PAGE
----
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Yes, QR codes have a future! In holograms?

They could be the most ignored bit of technology in today's society, but their real potential could soon be unlocked, and it's pretty cool.

QR codes may be among the most widely seen but little used and understood pieces of technology in the 21st century. Really, ask your family members how often they've used one this Thanksgiving and watch the conversation grind to a halt. But a team of engineers has devised a way to unlock the real potential of those strange little boxes...to embed holograms throughout the real world, with or without a data connection.

qkies1600x400.jpg
Now that's a useful QR code. Qkies

"We have developed a method of using QR codes along with off-the-shelf mobile device technology such as smartphones to enable encrypted 3D information to be securely displayed on mobile devices," Bahram Javidi, leader of the team from the University of Connecticut and co-author of a paper in the journal Optica, said in a release.

You might call them QR codes 2.0 -- these next-generation codes store much more than a link to a coupon for another bag of Mountain Dew-flavored Doritos.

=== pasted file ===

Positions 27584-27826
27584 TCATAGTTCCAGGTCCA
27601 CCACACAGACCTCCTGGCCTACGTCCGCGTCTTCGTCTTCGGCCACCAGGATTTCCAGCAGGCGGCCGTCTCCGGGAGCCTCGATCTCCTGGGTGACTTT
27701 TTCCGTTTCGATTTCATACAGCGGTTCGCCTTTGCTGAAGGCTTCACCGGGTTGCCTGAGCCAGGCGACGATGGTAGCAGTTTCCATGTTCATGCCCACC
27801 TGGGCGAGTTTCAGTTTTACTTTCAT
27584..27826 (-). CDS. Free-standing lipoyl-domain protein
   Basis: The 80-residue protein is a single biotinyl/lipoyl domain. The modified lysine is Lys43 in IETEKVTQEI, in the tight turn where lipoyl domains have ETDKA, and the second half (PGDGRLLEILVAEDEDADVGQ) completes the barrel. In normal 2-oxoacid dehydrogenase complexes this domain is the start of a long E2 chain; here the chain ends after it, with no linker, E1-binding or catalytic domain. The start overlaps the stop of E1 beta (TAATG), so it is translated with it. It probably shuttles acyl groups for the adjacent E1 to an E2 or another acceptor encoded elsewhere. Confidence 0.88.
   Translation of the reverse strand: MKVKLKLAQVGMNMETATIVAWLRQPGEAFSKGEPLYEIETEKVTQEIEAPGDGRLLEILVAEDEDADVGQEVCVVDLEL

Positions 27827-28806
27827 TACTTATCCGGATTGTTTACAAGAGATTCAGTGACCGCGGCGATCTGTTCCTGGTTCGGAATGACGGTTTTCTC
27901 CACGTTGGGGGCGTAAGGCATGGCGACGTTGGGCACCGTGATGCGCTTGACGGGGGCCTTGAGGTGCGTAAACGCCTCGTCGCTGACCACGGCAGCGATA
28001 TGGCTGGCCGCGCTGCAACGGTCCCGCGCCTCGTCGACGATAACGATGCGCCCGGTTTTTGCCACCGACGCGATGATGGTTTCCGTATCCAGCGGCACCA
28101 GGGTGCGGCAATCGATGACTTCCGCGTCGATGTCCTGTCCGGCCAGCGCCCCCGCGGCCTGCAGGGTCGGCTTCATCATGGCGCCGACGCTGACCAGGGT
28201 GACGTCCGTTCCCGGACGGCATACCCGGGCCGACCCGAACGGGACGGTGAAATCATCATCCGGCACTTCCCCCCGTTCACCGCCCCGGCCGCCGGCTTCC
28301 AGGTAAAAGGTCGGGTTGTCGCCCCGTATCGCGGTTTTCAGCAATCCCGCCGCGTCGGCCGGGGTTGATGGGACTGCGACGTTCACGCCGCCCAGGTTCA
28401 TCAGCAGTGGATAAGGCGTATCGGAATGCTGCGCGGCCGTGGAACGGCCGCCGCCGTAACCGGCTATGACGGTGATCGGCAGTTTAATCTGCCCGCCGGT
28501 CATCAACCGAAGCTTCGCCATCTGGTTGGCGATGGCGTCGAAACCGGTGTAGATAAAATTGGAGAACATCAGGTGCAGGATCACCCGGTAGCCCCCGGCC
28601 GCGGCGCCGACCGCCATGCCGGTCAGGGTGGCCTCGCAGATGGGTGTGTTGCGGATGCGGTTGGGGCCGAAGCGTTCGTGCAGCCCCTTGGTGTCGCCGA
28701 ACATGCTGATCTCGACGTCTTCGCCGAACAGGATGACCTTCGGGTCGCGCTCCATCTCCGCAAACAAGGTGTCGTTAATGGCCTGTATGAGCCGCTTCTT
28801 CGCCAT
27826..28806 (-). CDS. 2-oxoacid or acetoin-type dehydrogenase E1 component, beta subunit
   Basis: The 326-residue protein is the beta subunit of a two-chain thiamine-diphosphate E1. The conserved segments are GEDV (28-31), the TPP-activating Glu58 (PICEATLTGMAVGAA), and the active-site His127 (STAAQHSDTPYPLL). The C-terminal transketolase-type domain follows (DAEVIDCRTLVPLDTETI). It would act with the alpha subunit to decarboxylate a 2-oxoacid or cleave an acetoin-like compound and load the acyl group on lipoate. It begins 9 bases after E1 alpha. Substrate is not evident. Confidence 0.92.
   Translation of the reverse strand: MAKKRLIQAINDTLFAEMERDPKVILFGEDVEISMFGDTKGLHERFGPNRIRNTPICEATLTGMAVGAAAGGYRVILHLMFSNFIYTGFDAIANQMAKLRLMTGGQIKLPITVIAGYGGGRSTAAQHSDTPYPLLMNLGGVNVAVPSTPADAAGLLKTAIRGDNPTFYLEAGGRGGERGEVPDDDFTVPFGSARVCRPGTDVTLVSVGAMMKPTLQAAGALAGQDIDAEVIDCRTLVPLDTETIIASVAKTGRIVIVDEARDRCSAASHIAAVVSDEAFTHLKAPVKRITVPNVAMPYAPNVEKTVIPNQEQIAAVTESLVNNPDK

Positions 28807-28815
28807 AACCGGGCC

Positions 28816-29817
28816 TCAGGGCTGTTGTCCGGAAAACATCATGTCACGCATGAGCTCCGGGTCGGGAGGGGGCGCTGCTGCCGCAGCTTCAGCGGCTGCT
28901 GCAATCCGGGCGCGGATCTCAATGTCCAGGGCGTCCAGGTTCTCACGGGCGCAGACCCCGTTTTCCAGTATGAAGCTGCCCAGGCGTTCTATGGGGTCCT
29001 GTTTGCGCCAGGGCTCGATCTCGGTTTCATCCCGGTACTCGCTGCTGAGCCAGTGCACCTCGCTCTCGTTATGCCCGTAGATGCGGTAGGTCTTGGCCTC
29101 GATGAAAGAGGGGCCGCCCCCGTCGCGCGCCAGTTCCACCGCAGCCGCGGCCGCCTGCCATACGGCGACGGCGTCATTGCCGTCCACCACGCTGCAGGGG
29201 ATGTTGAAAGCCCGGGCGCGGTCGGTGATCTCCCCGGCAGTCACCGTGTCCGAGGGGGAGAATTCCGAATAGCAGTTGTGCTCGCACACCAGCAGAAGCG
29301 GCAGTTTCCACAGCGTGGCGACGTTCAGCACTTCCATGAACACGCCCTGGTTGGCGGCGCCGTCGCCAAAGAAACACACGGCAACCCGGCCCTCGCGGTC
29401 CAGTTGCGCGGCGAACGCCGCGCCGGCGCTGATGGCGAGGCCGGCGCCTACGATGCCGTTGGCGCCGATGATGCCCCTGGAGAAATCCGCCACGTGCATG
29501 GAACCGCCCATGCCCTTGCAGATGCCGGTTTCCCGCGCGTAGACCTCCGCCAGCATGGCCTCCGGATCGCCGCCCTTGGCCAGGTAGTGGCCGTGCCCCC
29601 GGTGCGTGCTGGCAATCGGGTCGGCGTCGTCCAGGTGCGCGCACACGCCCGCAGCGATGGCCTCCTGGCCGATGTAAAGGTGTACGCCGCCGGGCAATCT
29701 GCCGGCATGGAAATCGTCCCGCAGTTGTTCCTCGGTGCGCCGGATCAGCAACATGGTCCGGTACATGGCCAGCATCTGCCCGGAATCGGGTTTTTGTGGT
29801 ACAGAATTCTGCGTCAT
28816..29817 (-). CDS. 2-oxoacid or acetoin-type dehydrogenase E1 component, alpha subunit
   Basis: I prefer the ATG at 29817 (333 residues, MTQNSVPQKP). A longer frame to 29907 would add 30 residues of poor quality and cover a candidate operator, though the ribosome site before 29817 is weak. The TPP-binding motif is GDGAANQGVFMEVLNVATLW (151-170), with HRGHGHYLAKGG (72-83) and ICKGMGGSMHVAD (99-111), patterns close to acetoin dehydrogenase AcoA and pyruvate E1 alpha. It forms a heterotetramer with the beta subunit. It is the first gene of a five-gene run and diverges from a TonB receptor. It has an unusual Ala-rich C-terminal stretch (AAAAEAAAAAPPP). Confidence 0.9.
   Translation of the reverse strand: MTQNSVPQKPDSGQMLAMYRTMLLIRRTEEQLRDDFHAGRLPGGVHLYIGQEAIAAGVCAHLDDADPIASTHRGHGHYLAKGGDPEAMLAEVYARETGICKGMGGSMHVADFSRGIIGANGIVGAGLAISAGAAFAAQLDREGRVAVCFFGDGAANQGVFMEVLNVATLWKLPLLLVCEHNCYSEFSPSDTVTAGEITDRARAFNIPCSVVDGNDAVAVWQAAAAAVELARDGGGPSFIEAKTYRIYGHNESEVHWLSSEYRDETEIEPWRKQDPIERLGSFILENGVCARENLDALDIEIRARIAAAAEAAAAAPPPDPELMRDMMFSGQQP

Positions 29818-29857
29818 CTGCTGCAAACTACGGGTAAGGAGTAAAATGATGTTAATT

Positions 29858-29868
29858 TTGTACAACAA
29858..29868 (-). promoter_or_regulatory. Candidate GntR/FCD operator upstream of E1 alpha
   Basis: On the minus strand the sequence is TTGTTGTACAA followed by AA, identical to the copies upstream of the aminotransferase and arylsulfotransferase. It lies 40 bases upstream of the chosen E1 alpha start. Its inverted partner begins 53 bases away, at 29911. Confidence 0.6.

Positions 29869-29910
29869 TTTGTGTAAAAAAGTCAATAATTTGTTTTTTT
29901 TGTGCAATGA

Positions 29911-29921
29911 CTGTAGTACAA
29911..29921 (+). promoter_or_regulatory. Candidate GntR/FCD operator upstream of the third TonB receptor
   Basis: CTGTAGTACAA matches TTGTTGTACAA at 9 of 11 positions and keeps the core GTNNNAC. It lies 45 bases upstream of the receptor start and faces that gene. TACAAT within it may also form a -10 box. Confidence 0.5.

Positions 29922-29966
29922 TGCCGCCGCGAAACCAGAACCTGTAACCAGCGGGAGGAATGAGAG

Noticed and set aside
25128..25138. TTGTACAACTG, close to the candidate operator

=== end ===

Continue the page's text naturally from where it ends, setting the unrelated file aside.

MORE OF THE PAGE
"The QR codes we developed store compressed and encrypted images, which can be easily scanned, decrypted and decompressed by commercial smartphones for secure 3D visual communication," explains Javidi. (But not yet. More on that below.)

Because the 3D imagery data is actually stored within the QR code itself, what are essentially small 3D holograms can be accessed with or without a data connection. Imagine taking a hike down to the floor of the Grand Canyon and being able to use small QR codes on interpretive stations to pull up mini-holograms on your smartphone of the various wild animals that live there.

Not sure if your smartphone is capable of projecting 3D images? That's because it probably isn't. A special array of tiny lenses called "lenslets" needs to be placed on top of a smartphone screen to display the 3D image.

Also, although a standard QR reader app should be enough to acquire the data, a special app will be needed to decrypt it and decompress it. According to Javidi, this app doesn't exist yet, "but it can be easily developed."

In addition to their special content Javidi and his team say their QR codes are also more secure, in part because they do not rely on the Internet to be useful.

Right now the technology is still in the concept development stage, but Javidi believes we can look forward to using QR codes to access 3D images on our phones in the near future.

Perhaps this technology will also help us to finally unlock the truth, that we are all trapped in a QR code being projected on a smartphone containing our entire universe.